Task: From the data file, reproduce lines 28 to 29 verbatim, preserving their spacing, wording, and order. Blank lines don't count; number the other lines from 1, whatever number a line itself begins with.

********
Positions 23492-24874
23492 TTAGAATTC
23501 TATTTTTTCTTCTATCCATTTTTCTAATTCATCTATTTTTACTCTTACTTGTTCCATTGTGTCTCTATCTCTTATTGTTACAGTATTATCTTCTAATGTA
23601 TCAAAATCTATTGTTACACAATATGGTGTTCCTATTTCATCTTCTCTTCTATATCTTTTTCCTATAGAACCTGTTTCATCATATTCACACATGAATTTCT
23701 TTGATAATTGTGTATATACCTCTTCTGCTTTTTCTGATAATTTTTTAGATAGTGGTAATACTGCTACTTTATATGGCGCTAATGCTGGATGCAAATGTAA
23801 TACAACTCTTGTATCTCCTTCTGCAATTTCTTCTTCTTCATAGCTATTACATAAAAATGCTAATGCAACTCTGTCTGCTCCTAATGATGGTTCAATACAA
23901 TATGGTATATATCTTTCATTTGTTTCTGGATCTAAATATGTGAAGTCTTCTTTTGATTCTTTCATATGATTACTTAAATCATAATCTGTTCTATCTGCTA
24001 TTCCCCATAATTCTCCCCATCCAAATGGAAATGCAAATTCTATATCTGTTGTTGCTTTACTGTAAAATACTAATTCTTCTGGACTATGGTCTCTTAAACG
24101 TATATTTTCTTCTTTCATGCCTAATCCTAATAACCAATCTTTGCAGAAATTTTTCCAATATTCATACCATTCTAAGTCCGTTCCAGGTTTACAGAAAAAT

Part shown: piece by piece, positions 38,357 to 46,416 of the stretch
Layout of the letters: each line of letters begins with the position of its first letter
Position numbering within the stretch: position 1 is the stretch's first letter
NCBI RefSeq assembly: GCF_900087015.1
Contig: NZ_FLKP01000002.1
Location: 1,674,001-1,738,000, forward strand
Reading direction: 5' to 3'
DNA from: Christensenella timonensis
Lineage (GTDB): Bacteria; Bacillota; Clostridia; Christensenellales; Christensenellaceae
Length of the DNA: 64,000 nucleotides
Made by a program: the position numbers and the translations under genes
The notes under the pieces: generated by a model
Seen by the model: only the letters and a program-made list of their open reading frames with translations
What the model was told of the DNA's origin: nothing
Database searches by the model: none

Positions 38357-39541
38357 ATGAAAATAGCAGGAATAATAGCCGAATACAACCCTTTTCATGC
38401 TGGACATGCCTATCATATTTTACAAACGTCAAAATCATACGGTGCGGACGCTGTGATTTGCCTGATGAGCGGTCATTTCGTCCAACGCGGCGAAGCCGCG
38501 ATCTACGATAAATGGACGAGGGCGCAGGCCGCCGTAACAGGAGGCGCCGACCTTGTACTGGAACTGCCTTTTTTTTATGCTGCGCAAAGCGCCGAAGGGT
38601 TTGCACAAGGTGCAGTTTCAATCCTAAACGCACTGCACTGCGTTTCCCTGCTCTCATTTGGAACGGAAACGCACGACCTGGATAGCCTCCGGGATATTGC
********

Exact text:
38501 ATCTACGATAAATGGACGAGGGCGCAGGCCGCCGTAACAGGAGGCGCCGACCTTGTACTGGAACTGCCTTTTTTTTATGCTGCGCAAAGCGCCGAAGGGT
38601 TTGCACAAGGTGCAGTTTCAATCCTAAACGCACTGCACTGCGTTTCCCTGCTCTCATTTGGAACGGAAACGCACGACCTGGATAGCCTCCGGGATATTGC